If an existing PR needs to be amended, make the change and then rewrite local history so that it’s clean. The new version of the branch can then be force-pushed to GitHub via git push -f, which is an operation GitHub understands and in many situations handles reasonably gracefully. I have previously blogged about why this way is better, but one way of quickly summarising it is: don’t wash your dirty linen in public any more than you have to.

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Cloud rearrangement for fun and profit

By , May 17, 2015 4:42 am

In a populated compute cloud, there are several scenarios in which it’s beneficial to be able to rearrange VM guest instances into a different placement across the hypervisor hosts via migration (live or otherwise). These use cases typically fall into three categories:

  1. Rebalancing – spread the VMs evenly across as many physical VM host machines as possible (conceptually similar to vSphere DRS). Example use cases:
  2. Consolidation – condense VMs onto fewer physical VM host machines (conceptually similar to vSphere DPM). Typically involves some degree of defragmentation. Example use cases:
  3. Evacuation – free up physical servers:

Whilst one-shot manual or semi-automatic rearrangement can bring immediate benefits, the biggest wins often come when continual rearrangement is automated. The approaches can also be combined, e.g. first evacuate and/or consolidate, then rebalance on the remaining physical servers.

Other custom rearrangements may be required according to other IT- or business-driven policies, e.g. only rearrange VM instances relating to a specific workload, in order to increase locality of reference, reduce latency, respect availability zones, or facilitate other out-of-band workflows or policies (such as data privacy or other legalities).

In the rest of this post I will expand this topic in the context of OpenStack, talk about the computer science behind it, propose a possible way forward, and offer a working prototype in Python.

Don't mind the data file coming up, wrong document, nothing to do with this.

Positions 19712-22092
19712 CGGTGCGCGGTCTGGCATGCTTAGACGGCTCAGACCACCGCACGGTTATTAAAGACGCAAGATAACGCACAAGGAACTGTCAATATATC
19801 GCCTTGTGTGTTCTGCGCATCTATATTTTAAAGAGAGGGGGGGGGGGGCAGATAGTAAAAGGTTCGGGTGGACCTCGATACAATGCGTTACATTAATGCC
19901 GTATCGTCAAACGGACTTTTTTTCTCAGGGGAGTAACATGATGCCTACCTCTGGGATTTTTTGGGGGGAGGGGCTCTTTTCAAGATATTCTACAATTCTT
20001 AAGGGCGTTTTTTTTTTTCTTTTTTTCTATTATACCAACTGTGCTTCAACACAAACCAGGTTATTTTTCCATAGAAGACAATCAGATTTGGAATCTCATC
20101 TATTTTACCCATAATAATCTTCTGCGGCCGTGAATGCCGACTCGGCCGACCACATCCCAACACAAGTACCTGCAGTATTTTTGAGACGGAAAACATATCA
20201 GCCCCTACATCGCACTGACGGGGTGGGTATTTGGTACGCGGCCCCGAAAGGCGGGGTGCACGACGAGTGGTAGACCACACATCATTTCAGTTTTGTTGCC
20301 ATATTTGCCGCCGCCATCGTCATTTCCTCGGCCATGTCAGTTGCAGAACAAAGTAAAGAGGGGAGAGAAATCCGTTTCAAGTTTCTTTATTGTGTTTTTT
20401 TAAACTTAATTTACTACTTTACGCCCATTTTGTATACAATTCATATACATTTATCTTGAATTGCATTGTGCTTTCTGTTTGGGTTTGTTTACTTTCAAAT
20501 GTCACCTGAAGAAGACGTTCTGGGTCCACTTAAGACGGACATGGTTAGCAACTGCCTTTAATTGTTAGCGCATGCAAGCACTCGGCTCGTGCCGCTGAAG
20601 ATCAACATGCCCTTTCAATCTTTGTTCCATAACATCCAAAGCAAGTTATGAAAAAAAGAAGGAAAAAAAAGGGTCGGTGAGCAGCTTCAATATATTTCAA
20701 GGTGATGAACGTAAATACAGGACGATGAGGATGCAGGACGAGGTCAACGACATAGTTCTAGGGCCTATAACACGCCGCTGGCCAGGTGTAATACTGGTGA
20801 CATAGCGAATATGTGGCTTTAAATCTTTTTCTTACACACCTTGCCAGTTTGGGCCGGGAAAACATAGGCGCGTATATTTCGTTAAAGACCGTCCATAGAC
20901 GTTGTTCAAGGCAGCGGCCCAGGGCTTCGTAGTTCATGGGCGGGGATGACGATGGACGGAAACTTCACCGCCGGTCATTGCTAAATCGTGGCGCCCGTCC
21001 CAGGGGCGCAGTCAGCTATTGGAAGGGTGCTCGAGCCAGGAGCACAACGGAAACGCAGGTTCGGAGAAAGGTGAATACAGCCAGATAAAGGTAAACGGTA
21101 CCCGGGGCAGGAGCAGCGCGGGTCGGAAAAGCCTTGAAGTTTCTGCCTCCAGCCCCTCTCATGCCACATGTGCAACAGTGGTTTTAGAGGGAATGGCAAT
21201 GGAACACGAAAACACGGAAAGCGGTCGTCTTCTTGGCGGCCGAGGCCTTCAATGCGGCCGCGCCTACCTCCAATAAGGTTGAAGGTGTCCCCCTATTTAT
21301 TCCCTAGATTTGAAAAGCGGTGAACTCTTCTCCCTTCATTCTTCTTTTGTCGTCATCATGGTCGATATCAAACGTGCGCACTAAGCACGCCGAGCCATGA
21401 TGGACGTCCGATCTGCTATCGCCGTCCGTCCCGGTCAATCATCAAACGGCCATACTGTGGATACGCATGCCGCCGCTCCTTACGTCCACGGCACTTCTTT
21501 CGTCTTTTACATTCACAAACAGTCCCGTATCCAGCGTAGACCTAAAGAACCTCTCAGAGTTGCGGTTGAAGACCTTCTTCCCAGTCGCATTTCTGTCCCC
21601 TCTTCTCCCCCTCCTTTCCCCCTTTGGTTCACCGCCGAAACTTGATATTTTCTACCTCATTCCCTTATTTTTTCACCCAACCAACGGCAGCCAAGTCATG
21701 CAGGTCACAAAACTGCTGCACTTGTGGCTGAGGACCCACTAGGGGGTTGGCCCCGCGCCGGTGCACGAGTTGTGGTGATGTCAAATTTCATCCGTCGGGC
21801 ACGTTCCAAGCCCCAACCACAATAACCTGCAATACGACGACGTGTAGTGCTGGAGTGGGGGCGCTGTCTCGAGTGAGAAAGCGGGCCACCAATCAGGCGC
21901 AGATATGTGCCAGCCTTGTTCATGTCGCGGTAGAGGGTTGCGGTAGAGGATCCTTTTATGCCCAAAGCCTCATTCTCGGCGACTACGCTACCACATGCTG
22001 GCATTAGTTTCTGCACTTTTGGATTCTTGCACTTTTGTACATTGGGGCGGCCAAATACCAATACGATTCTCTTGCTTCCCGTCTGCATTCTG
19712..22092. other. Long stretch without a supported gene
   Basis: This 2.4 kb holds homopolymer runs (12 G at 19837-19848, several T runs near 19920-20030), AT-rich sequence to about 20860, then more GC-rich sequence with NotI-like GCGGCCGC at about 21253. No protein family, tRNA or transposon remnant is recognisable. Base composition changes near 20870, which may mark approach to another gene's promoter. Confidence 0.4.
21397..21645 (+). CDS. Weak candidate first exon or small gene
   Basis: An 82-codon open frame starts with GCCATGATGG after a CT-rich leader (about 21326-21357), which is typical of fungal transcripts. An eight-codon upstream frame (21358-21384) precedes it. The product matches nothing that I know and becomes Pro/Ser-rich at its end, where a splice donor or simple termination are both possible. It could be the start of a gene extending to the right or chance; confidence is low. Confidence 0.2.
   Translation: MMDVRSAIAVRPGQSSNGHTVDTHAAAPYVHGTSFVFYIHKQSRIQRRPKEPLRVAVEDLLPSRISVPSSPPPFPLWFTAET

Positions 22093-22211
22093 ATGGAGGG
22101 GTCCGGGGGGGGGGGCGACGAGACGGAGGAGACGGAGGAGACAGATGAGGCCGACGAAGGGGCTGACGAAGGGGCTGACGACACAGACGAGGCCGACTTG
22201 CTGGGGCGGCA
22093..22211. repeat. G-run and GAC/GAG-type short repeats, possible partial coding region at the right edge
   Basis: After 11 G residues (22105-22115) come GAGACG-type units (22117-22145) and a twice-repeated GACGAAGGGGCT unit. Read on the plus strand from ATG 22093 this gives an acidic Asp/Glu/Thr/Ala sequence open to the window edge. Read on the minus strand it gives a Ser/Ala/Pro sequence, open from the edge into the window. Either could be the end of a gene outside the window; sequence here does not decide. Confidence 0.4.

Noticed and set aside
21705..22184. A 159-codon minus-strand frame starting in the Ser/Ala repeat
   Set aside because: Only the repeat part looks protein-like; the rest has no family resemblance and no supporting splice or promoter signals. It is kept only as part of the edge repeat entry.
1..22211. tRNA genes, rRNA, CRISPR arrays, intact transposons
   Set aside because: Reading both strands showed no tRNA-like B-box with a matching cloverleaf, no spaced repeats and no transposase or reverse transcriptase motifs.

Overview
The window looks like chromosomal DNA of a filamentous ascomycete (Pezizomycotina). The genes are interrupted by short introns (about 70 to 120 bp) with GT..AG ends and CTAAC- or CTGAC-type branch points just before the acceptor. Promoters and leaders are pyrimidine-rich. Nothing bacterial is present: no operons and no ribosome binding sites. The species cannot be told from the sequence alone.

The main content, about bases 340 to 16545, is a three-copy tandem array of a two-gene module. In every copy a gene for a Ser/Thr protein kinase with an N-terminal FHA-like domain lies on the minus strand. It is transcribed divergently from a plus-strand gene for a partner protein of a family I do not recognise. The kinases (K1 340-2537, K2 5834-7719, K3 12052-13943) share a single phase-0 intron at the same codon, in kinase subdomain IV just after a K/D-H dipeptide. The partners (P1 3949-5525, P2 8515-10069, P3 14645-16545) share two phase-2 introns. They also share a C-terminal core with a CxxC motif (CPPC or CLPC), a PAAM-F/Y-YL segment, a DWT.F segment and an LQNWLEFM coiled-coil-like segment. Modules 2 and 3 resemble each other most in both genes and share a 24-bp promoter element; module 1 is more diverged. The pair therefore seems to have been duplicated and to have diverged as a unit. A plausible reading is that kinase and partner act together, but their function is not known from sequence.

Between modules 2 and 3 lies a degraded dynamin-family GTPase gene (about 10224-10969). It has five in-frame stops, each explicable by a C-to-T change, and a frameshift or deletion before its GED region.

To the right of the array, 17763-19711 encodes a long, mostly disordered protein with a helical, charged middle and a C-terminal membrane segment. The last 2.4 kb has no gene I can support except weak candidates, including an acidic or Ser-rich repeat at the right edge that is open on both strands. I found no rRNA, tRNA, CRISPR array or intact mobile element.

If you’re in Vancouver for the OpenStack summit which starts this Monday and you find this post interesting, ping me for a face-to-face chat!

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Tories to limit use of mathematics in amendment to anti-terrorism bill

By , May 9, 2015 3:45 am

Following on from the Conservative Party’s plans to take immediate advantage of their new majority in the House of Commons by pushing through surveillance powers known as the Snoopers’ Charter, the party has announced an amendment to the bill which will make it illegal for anyone to use any form of mathematics not on a government-approved whitelist.

In yesterday’s announcement, Theresa May, who as home secretary led the original legislation, said: “We were disappointed to receive feedback on the original Communications Data Bill from technology experts and civil liberties campaigners who considered it more important for citizens to be able to continue using encryption for non-essential activities like secure online shopping / banking, than for the police to be able to monitor the communications of anyone who could be a terrorist. The country was extremely healthy under John Major’s government in the 1990s before online services such as e-commerce and e-banking even existed, so it is a trivial and easily justifiable sacrifice to replace the freedom to use those services securely with laws creating a powerful deterrent for terrorists, who would face stiff fines and potentially even jail-time if found guilty of using encrypted communications.”